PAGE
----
This is true. On the other hand, so was Social Security oversold. As was that good ol’ defined benefit pension, so beloved of editorial writers, which was available to only a minority of workers when the 401(k) sprang into being. Nor were those pensions necessarily the generous perpetual incomes of popular imagining; autoworkers and public-sector employees got a great deal, but most people were not working for either the government or General Motors. They got smaller pensions — sometimes much smaller, if their companies failed and dumped the pensions onto the government’s pension insurer.
There’s a perpetual pundit debate over the best way to provide for retirement: defined benefit plans (pensions), defined contribution plans (401(k)s, IRAs and the like) or pay-as-you-go social insurance schemes (Social Security). Most retirement experts I’ve talked to prefer a mix of these, a “three-legged stool.” But as I’ve written before, this is a bit like arguing whether the Titanic would have survived the iceberg if only its hull had been painted green. All three types of retirement savings have different costs and benefits. But these costs and benefits are not the primary reason that people in Western countries have to worry about an impoverished old age.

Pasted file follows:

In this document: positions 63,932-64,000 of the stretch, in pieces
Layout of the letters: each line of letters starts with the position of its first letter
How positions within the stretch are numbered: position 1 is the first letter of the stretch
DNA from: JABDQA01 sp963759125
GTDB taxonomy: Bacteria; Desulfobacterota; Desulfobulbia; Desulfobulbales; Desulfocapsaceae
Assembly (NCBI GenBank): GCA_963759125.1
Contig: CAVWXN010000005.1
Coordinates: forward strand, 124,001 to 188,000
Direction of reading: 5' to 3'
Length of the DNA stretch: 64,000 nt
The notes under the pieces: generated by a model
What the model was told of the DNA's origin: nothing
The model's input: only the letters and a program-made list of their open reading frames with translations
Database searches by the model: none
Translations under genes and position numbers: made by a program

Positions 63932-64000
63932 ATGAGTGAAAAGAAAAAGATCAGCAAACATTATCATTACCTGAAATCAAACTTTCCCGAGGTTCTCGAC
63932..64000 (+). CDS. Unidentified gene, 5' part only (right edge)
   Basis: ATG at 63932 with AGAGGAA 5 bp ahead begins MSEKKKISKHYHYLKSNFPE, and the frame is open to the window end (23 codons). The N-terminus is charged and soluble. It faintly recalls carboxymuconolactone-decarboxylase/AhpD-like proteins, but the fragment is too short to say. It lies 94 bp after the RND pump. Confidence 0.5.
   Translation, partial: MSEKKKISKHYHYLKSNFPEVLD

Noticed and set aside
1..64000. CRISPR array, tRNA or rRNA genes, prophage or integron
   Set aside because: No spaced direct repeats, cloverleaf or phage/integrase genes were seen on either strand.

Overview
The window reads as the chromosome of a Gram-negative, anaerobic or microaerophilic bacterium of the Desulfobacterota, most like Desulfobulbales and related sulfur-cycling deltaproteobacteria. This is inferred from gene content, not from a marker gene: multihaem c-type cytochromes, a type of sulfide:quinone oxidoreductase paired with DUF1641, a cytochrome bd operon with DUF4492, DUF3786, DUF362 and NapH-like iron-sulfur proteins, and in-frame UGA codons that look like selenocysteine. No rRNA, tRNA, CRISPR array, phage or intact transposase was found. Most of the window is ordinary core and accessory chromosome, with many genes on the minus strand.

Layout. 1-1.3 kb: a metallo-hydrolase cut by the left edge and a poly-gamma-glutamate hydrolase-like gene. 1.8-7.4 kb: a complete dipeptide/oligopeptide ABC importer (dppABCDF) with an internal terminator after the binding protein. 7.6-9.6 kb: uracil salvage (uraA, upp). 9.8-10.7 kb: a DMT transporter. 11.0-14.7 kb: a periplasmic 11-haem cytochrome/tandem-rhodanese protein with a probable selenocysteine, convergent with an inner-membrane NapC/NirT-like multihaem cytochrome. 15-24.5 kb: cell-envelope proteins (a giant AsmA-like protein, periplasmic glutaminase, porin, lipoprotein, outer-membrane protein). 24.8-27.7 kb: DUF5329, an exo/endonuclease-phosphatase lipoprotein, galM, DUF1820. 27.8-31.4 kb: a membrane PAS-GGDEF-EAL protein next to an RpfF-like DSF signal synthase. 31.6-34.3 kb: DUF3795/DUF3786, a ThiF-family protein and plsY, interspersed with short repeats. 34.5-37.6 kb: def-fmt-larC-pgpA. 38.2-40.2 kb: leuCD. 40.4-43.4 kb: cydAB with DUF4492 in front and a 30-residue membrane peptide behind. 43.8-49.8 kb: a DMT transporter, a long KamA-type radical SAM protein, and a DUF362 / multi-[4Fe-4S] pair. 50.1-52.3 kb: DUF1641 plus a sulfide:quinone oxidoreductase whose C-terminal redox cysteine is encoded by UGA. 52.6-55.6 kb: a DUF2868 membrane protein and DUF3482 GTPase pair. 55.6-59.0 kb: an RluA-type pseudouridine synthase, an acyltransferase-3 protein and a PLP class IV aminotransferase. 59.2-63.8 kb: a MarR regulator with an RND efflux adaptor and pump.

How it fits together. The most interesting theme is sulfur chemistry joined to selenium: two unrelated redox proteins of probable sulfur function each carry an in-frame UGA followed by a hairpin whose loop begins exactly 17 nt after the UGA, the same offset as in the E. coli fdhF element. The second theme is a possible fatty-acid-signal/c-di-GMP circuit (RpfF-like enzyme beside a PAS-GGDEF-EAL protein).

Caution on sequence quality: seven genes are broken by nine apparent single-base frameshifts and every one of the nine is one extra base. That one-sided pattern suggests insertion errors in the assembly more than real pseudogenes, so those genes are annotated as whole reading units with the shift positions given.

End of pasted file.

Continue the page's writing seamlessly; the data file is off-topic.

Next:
The funny thing is that, for all the people arguing that some dire problem in one of these three retirement systems urgently requires that we switch to another kind at once, the major problem with all three is exactly the same. It’s even a problem that’s easy to state and easy to fix — no need for extensive blue-ribbon commissions or elaborate white papers. Here’s the solution: Pick whichever system you prefer; it really doesn’t matter. Now slap a 10 to 15 percent surcharge on a worker’s wage income, and divert that money into the system for the worker’s future use. Problem basically solved, because in all three cases, the only flaw that actually matters is that they’re badly underfunded.
If you expect to spend 40 years of your life working, and then another 20 or 30 years living off the money you made during that time, then you need to save a large portion of your salary. Imagine yourself storing up food for the last 30 years of your life from the harvests made during the first 40. You might hope that when you’re older, and no longer toiling in the fields, you won’t need to eat so much. Nonetheless, you’d understand that you would need to put aside a considerable portion of your harvest — something close to what you’re eating each day — to ensure that you don’t starve to death in your old age.